The story occurs in the 1900s, many years before “Kingsman: The Secret Service”. The main focus is on Orlando (Fiennes), a British aristocrat and Duke of Oxford. Along with his servants Shola (Hounsou) and Polly (Arterton), Orlando created a secret spy network dedicated to protecting the world from violent conflicts before they occur. Joining alongside them is Orlando’s son, Conrad (Dickinson), who’s eager to fight for the country, but can’t due to Orlando’s overprotective nature. When a mysterious group led by the Shepherd plots to pit the German, Russian, and Britain empires against each other, Orlando and his team set out to prevent this war from happening. If you’ve watched the previous “Kingsman” installments, you’ll know what you’re going to get out of “The King’s Man”. It’s a highly stylized and violent spy film that’s as energetic as it is often humorous. With the film shifting its tone from the modern spy comedy genre to a war thriller, it offered a refreshing take on the franchise that also delivered what we expect from a film about gentlemen spies. While this new direction might not impress every fan of the film series, it’s still an exciting and stylish action thriller that provides elegance in action filmmaking over substance. Regarding its story, I would have to say that this is the weakest installment in the adult-rated franchise so far. “The King’s Man” had an anti-war plot that featured a father-son relationship and a basic globe-trotting adventure to prevent a deadly conflict. When the story isn’t focused on taking specific elements too seriously, it becomes a fun and frenetic popcorn ride that wasn’t afraid to embrace its identity. Although, it did come with the cost of providing a couple of disappointing outcomes, mainly the relationship between Orlando and Conrad. Now, it’s not to say that they heavily affected my experience as a whole since they did well in subverting my expectations regarding its formula. But I will say that one of the film’s surprises made that specific plot element somehow pointless. At least, in my eyes. Along with its rough pacing in the first act and inability to recapture lightning in the bottle, the story in “The King’s Man” wasn’t gentlemanly enough to join the high rankings. However, as a source of entertainment, it’s an enjoyable origin film that centers on the organization’s birth and an intriguing vision of historical events. As for the cast and characters, I thought they were fine enough to take over spy duties for Taron Egerton and Colin Firth. Fiennes, Arterton, and Hounsou managed to deliver some worthy performances as Orlando, Polly, and Shola, respectively. Dickinson provided an okay presence as Conrad, even though his performance was lacking in depth during a couple of scenes. The main highlight of the cast was Rhys Ifans, who offered a unique and gleefully bizarre take on Grigori Rasputin. The franchise usually has specific characters that are just as kinetically insane as the violence, and Rasputin happens to be an example of that. I still think Samuel L. Jackson’s Richmond Valentine from “The Secret Service” is tough to beat, but this demented version of the Russian mystic came pretty close. Another thing that I enjoyed was its style, particularly in its action scenes. When it comes to the “Kingsman” films, no director handles its unique presentation better than Matthew Vaughn himself. From its creative panning shots to the slo-mo sequences that rival Zack Snyder’s filmmaking vision, Vaughn showcased that the film’s impactful thrills aren’t just from the combat but also the cinematography. This alone proves that the filmmaker is still the perfect choice to helm a franchise like this. The action sequences were also immensely entertaining, thanks to its swift choreography and Vaughn’s direction. Unfortunately, they’re not as over-the-top and brutal as the previous films. So if you’re hoping for it to have something that rivals the church sequence from “The Secret Service”, I’m sorry to say that you’ll be left feeling unsatisfied with the result. However, I would admittedly say that “The King’s Man” should please people who weren’t fond of the graphic violence from the first two movies. The action may not have many kills that deserve the R-rating, but that doesn’t make it even less fun. Plus, it won’t make specific people sick to their stomachs, so I’m going to call that a win.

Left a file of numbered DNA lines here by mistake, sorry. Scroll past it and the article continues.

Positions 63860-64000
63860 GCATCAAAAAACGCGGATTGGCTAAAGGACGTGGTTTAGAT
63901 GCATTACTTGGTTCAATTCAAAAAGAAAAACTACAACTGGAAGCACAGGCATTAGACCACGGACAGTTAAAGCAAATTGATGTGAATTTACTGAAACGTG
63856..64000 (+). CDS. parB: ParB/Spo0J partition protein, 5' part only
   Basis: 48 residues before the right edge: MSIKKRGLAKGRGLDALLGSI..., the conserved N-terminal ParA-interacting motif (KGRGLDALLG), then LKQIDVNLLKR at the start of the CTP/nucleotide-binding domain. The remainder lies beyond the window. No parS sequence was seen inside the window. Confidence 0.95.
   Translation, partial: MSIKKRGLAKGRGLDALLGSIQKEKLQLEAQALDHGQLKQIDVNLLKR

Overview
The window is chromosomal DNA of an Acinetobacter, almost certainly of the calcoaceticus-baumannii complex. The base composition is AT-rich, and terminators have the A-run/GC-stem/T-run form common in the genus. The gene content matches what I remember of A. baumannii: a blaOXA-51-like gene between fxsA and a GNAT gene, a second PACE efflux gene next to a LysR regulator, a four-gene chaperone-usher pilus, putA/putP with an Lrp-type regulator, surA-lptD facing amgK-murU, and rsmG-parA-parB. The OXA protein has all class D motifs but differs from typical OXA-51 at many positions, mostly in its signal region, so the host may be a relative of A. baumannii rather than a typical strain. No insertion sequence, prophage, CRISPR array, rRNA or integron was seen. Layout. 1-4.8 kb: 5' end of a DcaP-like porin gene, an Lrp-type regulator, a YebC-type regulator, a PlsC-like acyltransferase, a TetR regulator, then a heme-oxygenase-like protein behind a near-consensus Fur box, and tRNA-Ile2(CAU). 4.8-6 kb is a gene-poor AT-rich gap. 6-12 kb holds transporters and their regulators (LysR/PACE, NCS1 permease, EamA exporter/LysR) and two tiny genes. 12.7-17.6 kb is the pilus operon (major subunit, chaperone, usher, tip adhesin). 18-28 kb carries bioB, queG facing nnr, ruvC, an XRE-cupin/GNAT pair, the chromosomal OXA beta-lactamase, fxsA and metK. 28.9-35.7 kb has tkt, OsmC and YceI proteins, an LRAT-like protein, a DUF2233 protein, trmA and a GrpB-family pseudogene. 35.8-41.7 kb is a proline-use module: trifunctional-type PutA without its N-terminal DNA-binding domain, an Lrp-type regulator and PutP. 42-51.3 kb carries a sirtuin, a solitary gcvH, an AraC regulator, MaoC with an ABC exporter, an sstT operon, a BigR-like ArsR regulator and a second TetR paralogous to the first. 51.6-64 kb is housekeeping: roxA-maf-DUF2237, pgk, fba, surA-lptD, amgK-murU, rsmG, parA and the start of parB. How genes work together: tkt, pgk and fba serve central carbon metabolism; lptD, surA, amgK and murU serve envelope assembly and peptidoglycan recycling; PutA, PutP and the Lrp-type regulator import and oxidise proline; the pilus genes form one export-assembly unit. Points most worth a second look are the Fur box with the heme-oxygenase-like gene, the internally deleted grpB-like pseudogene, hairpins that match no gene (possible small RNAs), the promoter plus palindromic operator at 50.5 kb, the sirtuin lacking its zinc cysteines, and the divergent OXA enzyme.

Overall, “The King’s Man” may not have all of the qualities to be a perfect gentleman, but it has enough style and action to stand alongside its previous movies. Aside from its disappointing plot elements and pacing, the film is a diverting piece of escapism that favors presentation over substance in the best way. With its suitable cast, Vaughn’s direction, and entertaining action scenes, the film is another installment that shows that manners maketh man. If you enjoyed the previous “Kingsman” movies, the film is worth checking out this holiday season.